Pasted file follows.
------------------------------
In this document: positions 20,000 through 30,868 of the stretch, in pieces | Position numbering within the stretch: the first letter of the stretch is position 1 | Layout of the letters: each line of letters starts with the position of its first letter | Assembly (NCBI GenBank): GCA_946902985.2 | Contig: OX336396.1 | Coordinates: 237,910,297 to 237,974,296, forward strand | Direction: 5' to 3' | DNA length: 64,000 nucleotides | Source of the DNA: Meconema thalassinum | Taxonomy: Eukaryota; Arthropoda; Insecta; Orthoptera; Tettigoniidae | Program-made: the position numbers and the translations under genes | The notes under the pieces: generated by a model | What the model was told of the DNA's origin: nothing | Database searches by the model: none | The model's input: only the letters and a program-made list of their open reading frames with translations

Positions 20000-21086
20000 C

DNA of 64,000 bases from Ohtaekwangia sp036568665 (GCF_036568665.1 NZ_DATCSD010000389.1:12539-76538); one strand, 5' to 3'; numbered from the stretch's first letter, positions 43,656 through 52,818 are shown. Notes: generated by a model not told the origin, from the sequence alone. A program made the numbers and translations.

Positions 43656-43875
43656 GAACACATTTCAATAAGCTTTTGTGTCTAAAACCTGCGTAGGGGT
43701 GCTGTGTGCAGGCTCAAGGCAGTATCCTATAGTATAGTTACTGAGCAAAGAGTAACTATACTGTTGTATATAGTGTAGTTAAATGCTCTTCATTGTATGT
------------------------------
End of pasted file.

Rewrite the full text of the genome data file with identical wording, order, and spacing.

In this document: positions 20,000 through 30,868 of the stretch, in pieces | Position numbering within the stretch: the first letter of the stretch is position 1 | Layout of the letters: each line of letters starts with the position of its first letter | Assembly (NCBI GenBank): GCA_946902985.2 | Contig: OX336396.1 | Coordinates: 237,910,297 to 237,974,296, forward strand | Direction: 5' to 3' | DNA length: 64,000 nucleotides | Source of the DNA: Meconema thalassinum | Taxonomy: Eukaryota; Arthropoda; Insecta; Orthoptera; Tettigoniidae | Program-made: the position numbers and the translations under genes | The notes under the pieces: generated by a model | What the model was told of the DNA's origin: nothing | Database searches by the model: none | The model's input: only the letters and a program-made list of their open reading frames with translations

Positions 20000-21086
20000 C

DNA of 64,000 bases from Ohtaekwangia sp036568665 (GCF_036568665.1 NZ_DATCSD010000389.1:12539-76538); one strand, 5' to 3'; numbered from the stretch's first letter, positions 43,656 through 52,818 are shown. Notes: generated by a model not told the origin, from the sequence alone. A program made the numbers and translations.

Positions 43656-43875
43656 GAACACATTTCAATAAGCTTTTGTGTCTAAAACCTGCGTAGGGGT
43701 GCTGTGTGCAGGCTCAAGGCAGTATCCTATAGTATAGTTACTGAGCAAAGAGTAACTATACTGTTGTATATAGTGTAGTTAAATGCTCTTCATTGTATGT